Drawing from One Hundred Horses series

Later I realised that the concept is slightly similar to the "One Hundred Horses" paintings by Guiseppe Castiglione (1688-1766), an Italian Jesuit missionary in China.  I like these paintings because of the depiction of horses "off-duty" by someone who obviously knew them very well and appreciated their interaction with humans too.

This exhibition has been a much more personal "journey" than the previous exhibition earlier in the year.  I did have a system to work from and help me expand my references and knowledge, but the subject matter tended to take its own course and chance threw up new perspectives and meaning!  

Bring it on!

Sunday, 18 September 2016

The Anatomy of a Cardboard Box - exhibition in Dunblane, Perthshire

Inside Out and Upside Down - the anatomy of a cardboard box
2nd to 29th April, 2016

"This is an excellent exhibition and deserves recognition"  Comment by a visitor to the gallery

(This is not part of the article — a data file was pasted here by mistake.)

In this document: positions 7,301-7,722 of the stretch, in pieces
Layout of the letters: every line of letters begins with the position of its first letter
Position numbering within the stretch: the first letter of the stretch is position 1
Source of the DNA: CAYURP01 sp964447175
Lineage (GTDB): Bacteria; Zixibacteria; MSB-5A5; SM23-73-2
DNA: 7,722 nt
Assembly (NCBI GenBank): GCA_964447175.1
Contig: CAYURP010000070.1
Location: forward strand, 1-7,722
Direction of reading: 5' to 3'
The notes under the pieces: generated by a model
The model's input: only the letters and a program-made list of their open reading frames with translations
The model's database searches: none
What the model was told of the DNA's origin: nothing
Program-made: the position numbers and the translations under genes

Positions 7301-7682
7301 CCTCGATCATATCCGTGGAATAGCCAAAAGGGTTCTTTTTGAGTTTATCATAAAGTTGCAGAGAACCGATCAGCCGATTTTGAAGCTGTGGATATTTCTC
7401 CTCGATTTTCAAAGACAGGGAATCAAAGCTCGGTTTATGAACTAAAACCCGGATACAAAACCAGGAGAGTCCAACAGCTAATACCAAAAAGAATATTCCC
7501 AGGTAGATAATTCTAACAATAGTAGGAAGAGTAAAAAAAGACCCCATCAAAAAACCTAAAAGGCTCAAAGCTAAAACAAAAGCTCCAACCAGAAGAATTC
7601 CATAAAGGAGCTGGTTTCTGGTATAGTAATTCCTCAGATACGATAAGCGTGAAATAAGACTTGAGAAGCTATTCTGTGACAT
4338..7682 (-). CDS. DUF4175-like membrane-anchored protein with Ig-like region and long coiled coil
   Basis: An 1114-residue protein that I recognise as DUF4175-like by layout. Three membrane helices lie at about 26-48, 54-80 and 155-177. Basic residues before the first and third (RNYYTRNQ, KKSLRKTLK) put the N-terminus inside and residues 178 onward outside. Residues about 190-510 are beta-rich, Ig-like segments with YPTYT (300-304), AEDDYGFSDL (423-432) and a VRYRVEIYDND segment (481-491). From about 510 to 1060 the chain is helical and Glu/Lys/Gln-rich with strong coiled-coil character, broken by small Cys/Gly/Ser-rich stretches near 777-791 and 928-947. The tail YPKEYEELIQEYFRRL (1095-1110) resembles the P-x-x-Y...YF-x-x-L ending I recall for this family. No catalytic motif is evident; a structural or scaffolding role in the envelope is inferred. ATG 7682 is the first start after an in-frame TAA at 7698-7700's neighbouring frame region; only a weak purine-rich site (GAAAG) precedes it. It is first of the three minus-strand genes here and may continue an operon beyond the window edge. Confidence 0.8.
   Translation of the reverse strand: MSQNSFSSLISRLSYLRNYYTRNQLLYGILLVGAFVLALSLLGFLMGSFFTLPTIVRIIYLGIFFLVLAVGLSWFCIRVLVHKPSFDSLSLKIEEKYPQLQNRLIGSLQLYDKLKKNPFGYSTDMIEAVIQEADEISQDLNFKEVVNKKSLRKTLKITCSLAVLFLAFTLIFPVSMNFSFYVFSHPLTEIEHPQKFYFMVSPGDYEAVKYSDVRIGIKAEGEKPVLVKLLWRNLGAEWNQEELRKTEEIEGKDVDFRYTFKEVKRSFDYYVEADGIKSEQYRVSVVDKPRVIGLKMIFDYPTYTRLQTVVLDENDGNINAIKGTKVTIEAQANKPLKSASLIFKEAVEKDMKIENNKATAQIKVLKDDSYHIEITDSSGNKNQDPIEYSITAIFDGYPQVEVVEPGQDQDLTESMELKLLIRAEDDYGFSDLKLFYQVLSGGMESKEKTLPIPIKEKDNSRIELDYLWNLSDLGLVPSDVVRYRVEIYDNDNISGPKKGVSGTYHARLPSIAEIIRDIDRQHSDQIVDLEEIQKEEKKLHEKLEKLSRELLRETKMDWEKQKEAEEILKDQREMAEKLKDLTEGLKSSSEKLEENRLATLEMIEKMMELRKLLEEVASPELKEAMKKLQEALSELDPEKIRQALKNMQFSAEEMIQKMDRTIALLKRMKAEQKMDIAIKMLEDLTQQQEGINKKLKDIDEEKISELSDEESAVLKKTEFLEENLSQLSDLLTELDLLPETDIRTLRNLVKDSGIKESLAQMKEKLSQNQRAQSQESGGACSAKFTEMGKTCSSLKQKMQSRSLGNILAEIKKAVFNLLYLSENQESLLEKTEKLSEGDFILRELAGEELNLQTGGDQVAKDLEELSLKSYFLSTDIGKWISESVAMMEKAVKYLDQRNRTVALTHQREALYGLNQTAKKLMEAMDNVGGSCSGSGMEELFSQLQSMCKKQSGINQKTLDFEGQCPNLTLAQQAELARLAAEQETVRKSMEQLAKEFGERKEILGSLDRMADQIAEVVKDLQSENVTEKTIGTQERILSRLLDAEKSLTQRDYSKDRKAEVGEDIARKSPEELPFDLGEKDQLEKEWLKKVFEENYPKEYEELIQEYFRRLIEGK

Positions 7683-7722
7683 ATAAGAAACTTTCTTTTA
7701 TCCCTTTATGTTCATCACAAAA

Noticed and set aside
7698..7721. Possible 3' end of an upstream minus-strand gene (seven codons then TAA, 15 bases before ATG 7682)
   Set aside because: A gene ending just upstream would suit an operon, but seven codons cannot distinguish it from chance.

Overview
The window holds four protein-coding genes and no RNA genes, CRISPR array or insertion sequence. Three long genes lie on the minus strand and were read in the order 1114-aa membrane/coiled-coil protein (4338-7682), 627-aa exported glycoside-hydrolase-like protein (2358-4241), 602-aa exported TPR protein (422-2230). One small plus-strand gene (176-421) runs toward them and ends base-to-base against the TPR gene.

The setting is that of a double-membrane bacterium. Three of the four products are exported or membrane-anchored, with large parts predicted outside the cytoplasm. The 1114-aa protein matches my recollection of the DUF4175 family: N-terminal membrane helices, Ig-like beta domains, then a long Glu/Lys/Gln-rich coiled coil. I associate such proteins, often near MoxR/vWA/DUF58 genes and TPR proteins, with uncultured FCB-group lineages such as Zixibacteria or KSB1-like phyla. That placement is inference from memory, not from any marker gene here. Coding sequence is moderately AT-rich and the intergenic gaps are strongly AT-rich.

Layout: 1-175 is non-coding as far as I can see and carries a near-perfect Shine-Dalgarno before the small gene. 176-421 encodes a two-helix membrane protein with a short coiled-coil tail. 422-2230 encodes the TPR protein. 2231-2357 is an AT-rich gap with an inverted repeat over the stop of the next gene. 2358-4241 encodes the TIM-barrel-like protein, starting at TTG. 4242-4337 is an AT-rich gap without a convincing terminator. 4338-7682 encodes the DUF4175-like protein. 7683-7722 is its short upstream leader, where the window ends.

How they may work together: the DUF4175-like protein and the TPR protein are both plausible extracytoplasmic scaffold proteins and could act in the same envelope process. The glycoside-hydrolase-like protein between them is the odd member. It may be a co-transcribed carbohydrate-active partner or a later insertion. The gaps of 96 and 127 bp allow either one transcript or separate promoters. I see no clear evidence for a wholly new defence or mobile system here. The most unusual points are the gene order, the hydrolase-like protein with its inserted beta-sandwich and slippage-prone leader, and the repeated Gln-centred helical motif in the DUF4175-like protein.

In an exhibition of new drawings at Dunblane Museum Gallery, I explored the shapes, shadows and corners suggested by everyday packaging material.  This work is based on my interest in these discarded fragments of our contemporary life, and the associations and stories, not to mention the beautiful shapes and shadows, that I see in these objects.

I  experimented with a particular approach to making art, consciously moving from concept to making and back again, as described by Donald Schon in his book “The Reflective Practitioner”.  The trigger in this case is a piece of packaging material that is quite architectural in nature.  This also picks up on my interest in and research into architectural space, and gives me a framework for the process.